“What is overwhelming about the climate challenge is that it requires breaking so many rules at once.” – Naomi Klein
Early Monday evening I sat down in the street at the intersection of Broadway and Wall Street with a polar bear, two women dressed as Captain Planet, and almost 100 other people. Following a vibrant day of unpermitted Flood Wall Street protests that drew as many as 3,000 demonstrators to Lower Manhattan, we locked arms and insisted that this symbolic piece of real estate should remain occupied through the following day when world leaders were scheduled to gather at the United Nations to continue discussions about how to address climate change.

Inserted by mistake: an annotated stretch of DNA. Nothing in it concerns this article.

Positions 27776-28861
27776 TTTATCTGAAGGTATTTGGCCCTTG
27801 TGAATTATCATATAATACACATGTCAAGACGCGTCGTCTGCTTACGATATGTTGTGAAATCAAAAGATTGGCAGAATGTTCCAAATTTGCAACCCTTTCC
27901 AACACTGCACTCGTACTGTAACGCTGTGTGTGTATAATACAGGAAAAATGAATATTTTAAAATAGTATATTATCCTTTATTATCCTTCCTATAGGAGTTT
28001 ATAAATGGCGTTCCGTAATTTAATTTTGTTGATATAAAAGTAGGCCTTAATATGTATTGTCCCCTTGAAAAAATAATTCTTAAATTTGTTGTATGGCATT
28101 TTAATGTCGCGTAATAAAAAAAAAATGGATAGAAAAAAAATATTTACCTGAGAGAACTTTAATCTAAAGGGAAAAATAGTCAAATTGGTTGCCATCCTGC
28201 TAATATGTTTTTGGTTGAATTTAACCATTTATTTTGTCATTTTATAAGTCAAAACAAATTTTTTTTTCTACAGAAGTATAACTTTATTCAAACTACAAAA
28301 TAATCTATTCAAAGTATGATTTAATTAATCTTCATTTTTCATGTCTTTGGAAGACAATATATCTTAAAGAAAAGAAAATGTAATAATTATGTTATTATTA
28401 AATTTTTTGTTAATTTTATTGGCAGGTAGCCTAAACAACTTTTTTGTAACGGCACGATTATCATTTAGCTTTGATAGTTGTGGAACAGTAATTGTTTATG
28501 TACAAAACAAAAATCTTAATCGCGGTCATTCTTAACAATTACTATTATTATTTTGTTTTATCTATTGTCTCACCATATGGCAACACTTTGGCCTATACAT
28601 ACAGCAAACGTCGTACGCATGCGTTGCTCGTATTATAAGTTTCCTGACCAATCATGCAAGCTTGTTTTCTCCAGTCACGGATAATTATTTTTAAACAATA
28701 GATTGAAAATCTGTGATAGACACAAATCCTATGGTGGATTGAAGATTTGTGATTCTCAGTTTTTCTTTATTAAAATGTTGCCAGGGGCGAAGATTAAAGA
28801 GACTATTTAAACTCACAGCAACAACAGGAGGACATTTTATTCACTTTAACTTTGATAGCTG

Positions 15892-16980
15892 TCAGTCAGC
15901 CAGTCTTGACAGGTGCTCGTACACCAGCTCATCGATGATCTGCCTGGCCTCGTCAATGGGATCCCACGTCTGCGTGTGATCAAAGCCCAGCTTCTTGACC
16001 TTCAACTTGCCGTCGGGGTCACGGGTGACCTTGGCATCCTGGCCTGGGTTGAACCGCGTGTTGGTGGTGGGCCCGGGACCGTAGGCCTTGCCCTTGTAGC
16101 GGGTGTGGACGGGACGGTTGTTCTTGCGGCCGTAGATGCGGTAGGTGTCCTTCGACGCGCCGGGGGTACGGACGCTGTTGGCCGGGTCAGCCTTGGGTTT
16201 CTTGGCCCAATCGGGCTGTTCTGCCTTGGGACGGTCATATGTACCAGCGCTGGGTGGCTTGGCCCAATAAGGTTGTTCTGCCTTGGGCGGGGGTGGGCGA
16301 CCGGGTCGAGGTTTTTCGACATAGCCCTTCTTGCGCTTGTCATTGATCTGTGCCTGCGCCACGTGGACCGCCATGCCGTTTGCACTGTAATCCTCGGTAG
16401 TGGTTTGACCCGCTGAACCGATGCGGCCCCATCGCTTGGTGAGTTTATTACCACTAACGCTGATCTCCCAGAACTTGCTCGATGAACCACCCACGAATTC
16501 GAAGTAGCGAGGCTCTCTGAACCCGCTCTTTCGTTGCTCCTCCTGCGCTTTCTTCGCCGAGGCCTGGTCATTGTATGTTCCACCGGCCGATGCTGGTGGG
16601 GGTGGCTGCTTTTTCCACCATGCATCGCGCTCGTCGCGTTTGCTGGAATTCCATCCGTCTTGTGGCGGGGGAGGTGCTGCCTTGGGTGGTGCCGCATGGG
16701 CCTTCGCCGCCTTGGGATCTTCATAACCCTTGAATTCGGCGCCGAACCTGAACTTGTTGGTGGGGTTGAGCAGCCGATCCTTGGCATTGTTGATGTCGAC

With its outsized political influence and its funding of companies pursuing dirty energy projects around the world, Wall Street was an obvious target for protesters insisting on capitalism’s central role in the climate crisis.
A song that had been sung throughout the day by protesters burbled up again among the people sitting around me: “The people are rising like water/We gotta calm this crisis down/I hear the voice of my great-granddaughter saying / Shut down Wall Street now."